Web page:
Director: Charles Shyer
Starring: Jude Law, Susan Sarandon, Marisa Tomei, Sienna Miller, Nia Long, Omar Epps
2004 was going to be the year of Jude Law. After breaking through in 1999 with his supporting turn in The Talented Mr. Ripley (and earning his first Oscar nomination in the process), Law's appearances in film were fairly sporadic, with him starring in just one film a year (save for 2001, when he had a leading role in Enemy at the Gates and a supporting role in A.I. Artificial Intelligence) until 2004 when, coming off his second Oscar nomination (for Cold Mountain), he would have 6 films in theaters. The films and his roles varied from being part of the ensemble in the would-be prestige film Closer, playing the lead in the would-be special effect game changer Sky Captain and the World of Tomorrow, providing voice work as the narrator in the would-be franchise starting Lemony Snicket's A Series of Unfortunate Events, playing a cameo role in The Aviator, being part of the ensemble in David O. Russsell's least appreciated film I Heart Huckabees, and playing the lead in the deeply unnecessary and ultimately ill-conceived remake of the 1960s classic Alfie. That Law's big year is probably best remembered for a joke Chris Rock made at the Oscars and Sean Penn's snitty, on-air response, probably says it all about the collective success of his various performances in 2004.
A womanizer jumps from woman to woman (to woman), extolling the virtues of being a footloose and fancy free bachelor in New York, even as his experiences make him question whether he's really getting what he wants.
The Good: "On its own terms, it's funny at times and finally sad and sweet. Alfie learns that to lie to women is to lie to himself about them. Law's best scenes are when he doggedly tries to keep smiling as his lifestyle grows grim and depressing. He's sold himself on life as a ladies' man, and is beginning to realize he is his only customer." - Roger Ebert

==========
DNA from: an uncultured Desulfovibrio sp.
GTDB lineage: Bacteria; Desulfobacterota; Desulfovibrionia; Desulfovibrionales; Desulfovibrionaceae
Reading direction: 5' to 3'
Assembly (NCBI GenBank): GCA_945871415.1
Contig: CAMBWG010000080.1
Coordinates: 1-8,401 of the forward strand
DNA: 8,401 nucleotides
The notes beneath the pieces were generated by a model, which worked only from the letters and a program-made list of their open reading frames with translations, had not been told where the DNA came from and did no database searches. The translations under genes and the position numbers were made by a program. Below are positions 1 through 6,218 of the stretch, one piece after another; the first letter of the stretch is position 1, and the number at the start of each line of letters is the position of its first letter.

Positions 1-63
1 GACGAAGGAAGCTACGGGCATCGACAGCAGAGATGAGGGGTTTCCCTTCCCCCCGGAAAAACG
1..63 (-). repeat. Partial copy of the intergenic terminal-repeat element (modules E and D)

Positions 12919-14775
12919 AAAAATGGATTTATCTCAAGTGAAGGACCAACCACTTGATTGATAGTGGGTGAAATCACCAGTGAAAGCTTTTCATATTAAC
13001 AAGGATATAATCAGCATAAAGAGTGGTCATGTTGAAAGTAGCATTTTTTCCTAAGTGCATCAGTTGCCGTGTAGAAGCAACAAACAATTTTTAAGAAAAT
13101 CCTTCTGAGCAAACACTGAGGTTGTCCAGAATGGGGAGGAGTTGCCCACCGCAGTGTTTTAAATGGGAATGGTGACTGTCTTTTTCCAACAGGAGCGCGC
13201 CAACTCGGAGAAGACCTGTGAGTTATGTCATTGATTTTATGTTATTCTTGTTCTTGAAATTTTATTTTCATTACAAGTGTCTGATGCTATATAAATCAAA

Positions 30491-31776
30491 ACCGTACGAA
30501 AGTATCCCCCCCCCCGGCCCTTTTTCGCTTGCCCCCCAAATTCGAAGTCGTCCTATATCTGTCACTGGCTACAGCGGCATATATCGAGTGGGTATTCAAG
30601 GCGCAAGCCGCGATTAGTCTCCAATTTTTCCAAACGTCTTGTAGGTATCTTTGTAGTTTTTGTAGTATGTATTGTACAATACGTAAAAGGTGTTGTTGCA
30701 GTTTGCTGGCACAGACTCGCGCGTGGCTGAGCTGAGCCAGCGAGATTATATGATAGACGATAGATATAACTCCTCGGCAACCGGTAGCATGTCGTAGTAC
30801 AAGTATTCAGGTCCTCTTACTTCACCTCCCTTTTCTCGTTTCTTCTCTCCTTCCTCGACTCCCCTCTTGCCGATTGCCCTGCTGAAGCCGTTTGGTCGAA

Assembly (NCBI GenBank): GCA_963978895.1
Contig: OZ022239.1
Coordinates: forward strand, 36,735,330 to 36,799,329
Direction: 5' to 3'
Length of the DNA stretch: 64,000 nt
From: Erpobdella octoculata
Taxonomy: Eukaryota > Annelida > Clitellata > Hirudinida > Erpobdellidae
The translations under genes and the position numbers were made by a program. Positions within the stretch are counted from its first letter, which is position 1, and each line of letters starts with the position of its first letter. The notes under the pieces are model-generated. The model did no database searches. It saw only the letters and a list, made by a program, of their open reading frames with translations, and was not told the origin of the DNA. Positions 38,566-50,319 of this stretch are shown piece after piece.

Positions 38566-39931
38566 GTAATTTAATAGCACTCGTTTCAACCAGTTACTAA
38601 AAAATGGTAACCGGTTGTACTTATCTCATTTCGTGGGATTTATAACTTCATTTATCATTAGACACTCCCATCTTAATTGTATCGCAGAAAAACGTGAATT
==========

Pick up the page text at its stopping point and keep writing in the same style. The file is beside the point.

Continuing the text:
The Bad: "This is a remake of the judgmental 1966 romp with Michael Caine as a 'bird' -chasing dog. Shyer's version is a thing of infinite emptiness and nauseating vanity. It's not funny, alluring, affecting, or erotic, just conceited." - Wesley Morris, Boston Globe
I've never seen the original Alfie, so I can't directly compare the two films, but you don't need to have seen both in order to understand why the newer version fails. The original was made before the AIDS crisis and before second-wave feminism really started to gather steam, so the culture in which it was made was very different and what would play as deeply misogynist now may have seemed merely "of the moment" then. In the newer version, though, Alfie's views and actions are misogynist in a way that seems less like ordinary, every day kind of casual misogyny than a weird, retrograde misogyny that makes Alfie seem like he has more in common with Austin Powers than a thirty-something man in the 21st century. This is the sort of cartoonish misogyny that the first two thirds of Alfie are dealing in: at one point a female character is referred to as "it" and a little while later a urinal is referred to as "she."